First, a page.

I’m so sorry to have left y’all hanging for so long! In the midst of our kitchen renovations (our apartment is still a disaster zone, by the way, because my husband decided to embark on another renovation project in my absence-the whole apartment this time!), it was pretty difficult to prepare anything worth salivating over. And, immediately after finishing our kitchen, I took a much needed two week trip back to California to visit my friends and family after not seeing them for over 2 years!! I can’t even begin to tell y’all how thrilled I was to be back on US soil again where everything is familiar to me and to finally get to celebrate Thanksgiving again with everyone back home. Obviously, the French don’t celebrate this hedonistic food fest and my husband isn’t the biggest fan of turkey, so it’s been a good three years since I’ve had a real Thanksgiving meal! Though, after going home this time, I feel a bit inspired to start my own Thanksgiving tradition for when I can’t make it back to the US so I can have a little piece of home here in France.
I was more than excited to share with my family some goodies from France, such as foie gras with a sprinkle of baies roses (pink peppercorns), pâté, and chocolates. I was also quite eager to make some of the pastries that I have learned to make here in France for the aficionados of sweets in my family, but without French butter, they just don’t have that same Frenchy taste. So, I lugged back nearly 10 pounds of French butter, and surprisingly, I used up nearly all of it during the 2 weeks I was home. To their delight, I made everything from cream puff pastries to chouquettes to bûches de Noël (yule log cakes) to madeleines.
I had never seen chouquettes before in the US, so I wanted to introduce these tasty delights that I’ve come to adore to my family. They are essentially cream puff pastries without the cream filling and they are adorned with pearl sugar, which is a coarse sugar that does not melt when baked. The choux pastry is also slightly sweeter since it doesn’t have a filling. Here in France, I often see folks at the office eat these with their morning coffee or simply as a snack during the day. They are generally sold in little sacks by weight, usually about 100-200 grams, at the local pâtisseries. I’ve actually never bought them before though, because they’re super easy to make.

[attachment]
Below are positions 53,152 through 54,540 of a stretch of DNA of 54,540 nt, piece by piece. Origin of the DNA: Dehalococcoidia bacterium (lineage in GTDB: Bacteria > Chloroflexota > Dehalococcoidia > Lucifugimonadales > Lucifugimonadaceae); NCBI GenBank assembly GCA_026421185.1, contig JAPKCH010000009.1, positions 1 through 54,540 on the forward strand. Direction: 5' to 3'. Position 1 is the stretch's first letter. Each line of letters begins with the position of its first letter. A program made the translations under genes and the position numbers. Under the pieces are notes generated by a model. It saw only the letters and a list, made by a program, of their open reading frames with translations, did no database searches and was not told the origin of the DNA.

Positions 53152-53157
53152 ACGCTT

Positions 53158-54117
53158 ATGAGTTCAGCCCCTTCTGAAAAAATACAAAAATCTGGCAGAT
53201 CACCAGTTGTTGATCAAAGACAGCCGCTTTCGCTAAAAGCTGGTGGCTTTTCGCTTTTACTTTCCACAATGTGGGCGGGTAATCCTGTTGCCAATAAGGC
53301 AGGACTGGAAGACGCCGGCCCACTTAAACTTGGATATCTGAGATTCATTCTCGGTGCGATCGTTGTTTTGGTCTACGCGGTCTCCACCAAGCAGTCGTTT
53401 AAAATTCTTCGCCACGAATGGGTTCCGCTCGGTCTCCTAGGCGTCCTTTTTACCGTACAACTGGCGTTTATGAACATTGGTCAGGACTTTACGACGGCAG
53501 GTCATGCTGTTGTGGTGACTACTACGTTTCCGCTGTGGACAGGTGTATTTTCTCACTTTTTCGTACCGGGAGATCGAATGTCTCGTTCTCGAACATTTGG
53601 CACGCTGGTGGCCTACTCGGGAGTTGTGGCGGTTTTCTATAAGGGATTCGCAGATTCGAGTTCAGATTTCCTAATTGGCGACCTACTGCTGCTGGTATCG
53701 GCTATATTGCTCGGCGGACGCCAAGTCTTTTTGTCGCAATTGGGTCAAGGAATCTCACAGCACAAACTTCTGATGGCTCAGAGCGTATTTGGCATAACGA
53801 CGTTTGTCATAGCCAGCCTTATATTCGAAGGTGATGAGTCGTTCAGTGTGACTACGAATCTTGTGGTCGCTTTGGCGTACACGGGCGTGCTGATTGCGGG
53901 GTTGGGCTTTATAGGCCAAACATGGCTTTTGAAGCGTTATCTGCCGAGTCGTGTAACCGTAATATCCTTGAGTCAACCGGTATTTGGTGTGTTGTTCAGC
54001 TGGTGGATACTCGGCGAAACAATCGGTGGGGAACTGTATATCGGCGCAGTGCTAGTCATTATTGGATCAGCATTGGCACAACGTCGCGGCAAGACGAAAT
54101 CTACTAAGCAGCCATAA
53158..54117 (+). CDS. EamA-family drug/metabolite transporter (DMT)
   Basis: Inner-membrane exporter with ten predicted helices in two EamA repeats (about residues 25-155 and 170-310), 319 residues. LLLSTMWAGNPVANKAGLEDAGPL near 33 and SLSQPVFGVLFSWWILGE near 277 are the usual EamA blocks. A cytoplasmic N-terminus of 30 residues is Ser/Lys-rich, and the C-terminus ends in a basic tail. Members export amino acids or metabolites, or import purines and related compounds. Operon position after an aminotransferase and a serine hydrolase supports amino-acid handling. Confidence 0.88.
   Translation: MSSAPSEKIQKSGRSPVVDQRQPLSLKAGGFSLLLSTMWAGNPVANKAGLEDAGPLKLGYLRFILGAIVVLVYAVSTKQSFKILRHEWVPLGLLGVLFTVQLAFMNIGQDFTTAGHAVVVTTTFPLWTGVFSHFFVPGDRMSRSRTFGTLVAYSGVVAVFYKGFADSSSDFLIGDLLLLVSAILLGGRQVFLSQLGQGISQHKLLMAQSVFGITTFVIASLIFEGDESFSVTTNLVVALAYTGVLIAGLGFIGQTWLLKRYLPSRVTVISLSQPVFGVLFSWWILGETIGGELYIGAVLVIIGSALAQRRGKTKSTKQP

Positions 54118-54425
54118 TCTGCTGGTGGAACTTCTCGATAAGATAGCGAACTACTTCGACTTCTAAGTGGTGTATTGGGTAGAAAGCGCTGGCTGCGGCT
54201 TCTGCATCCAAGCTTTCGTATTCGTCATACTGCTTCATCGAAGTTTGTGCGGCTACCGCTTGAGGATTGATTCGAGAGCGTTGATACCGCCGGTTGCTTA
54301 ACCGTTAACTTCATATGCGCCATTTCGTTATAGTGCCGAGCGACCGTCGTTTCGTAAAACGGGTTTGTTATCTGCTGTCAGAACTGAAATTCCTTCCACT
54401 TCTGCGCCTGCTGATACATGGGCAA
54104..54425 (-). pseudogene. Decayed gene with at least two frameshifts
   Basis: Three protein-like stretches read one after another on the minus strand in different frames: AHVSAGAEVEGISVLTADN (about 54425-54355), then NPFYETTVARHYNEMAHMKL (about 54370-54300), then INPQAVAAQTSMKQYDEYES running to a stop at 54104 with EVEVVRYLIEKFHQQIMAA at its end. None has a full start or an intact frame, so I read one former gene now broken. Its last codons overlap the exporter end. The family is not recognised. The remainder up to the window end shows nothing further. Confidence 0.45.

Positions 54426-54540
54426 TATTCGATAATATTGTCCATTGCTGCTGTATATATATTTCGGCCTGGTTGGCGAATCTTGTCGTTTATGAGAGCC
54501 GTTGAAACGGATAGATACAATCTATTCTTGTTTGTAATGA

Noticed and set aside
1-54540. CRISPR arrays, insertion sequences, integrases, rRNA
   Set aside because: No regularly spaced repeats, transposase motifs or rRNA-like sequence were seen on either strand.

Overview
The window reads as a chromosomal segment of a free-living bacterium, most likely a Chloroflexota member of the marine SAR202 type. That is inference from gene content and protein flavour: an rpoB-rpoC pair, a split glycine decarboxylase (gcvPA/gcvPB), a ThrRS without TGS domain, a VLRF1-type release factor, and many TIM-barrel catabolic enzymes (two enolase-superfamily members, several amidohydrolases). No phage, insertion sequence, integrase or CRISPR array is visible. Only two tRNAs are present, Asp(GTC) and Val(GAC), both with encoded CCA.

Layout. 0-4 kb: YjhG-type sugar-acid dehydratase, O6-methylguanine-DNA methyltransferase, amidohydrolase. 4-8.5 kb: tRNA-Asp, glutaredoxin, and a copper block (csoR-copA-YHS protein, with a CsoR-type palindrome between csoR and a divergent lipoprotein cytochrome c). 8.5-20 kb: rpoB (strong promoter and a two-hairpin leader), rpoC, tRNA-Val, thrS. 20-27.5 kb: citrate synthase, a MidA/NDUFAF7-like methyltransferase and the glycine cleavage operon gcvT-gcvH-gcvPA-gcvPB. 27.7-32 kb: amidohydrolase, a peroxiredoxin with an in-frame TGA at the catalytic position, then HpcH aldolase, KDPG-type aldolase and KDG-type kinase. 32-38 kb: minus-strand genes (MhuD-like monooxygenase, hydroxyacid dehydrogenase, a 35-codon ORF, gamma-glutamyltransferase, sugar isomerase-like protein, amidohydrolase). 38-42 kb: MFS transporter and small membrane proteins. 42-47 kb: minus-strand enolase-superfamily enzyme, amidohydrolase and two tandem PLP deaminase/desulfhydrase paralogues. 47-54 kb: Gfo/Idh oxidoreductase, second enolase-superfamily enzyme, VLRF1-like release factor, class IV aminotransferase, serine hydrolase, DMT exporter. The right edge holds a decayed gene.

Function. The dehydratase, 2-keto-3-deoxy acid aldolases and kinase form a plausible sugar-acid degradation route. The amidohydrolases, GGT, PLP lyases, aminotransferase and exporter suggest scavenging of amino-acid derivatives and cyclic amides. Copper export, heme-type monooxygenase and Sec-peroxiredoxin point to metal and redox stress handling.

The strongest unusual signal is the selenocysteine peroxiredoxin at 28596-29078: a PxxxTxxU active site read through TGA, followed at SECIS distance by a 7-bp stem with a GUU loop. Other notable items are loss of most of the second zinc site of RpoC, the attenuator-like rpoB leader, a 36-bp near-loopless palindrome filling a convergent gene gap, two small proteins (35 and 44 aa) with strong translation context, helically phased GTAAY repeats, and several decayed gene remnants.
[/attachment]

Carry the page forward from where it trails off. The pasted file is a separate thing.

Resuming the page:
For these chouquettes, I modified my go-to choux pastry recipe from my Cordon Bleu book of chocolate recipes. Instead of using just water for the dough, I use a mix of 50% milk and 50% water. I also upped the sugar quantity and reduced the amount of salt. To finish, I top the dough with the pearl sugar after piping the choux pastry onto a baking sheet. I hope you enjoy these as much as my family did!
[inspired by Petit Larousse du chocolat]
makes about 2 dozen125 ml water
125 ml milk
150 g flour, sifted
100 g butter
3 eggs + 1 egg
50 g sugar
1 pinch of salt
1-2 handful of pearl sugar
Preheat oven to 180°C and line a baking sheet with parchment paper. In a saucepan over medium-high heat, heat the water, milk, butter, salt, and sugar until it comes to a boil. Remove from the heat and add the flour. Mix with a wooden spoon until the ball of dough is smooth and all of the flour is well incorporated. Return the saucepan to the heat and turn the dough with the wooden spoon for at least 1-2 minutes, until it doesn’t stick to the pan anymore to ensure that it dries a bit. Place the dough in a bowl to cool for a couple of minutes. To speed up the cooling, mix the dough with a mixer for a few seconds.
Thoroughly incorporate the 3 eggs, one at a time (this step is usually done with a wooden spoon, but my arms get tired pretty quickly so I use a hand mixer). Beat the fourth egg in a separate bowl and add half of it to the batter. Continue to mix until the batter is smooth and shiny. To verify that the batter is ready, scoop some batter with the wooden spoon and raise it up, allowing the batter fo fall. If the batter falls in the shape of a V, it is ready. Otherwise, add a little bit more egg and mix well.
Fill a pastry bag with the batter and pipe round balls of 4-5 cm in diameter onto the baking sheet. Brush the surface with the remaining egg and sprinkle with the pearl sugar. Bake 25-30 minutes until the surface is golden. The chouquettes are done if you tap on the surface and they sound hollow. Allow to cool on a rack.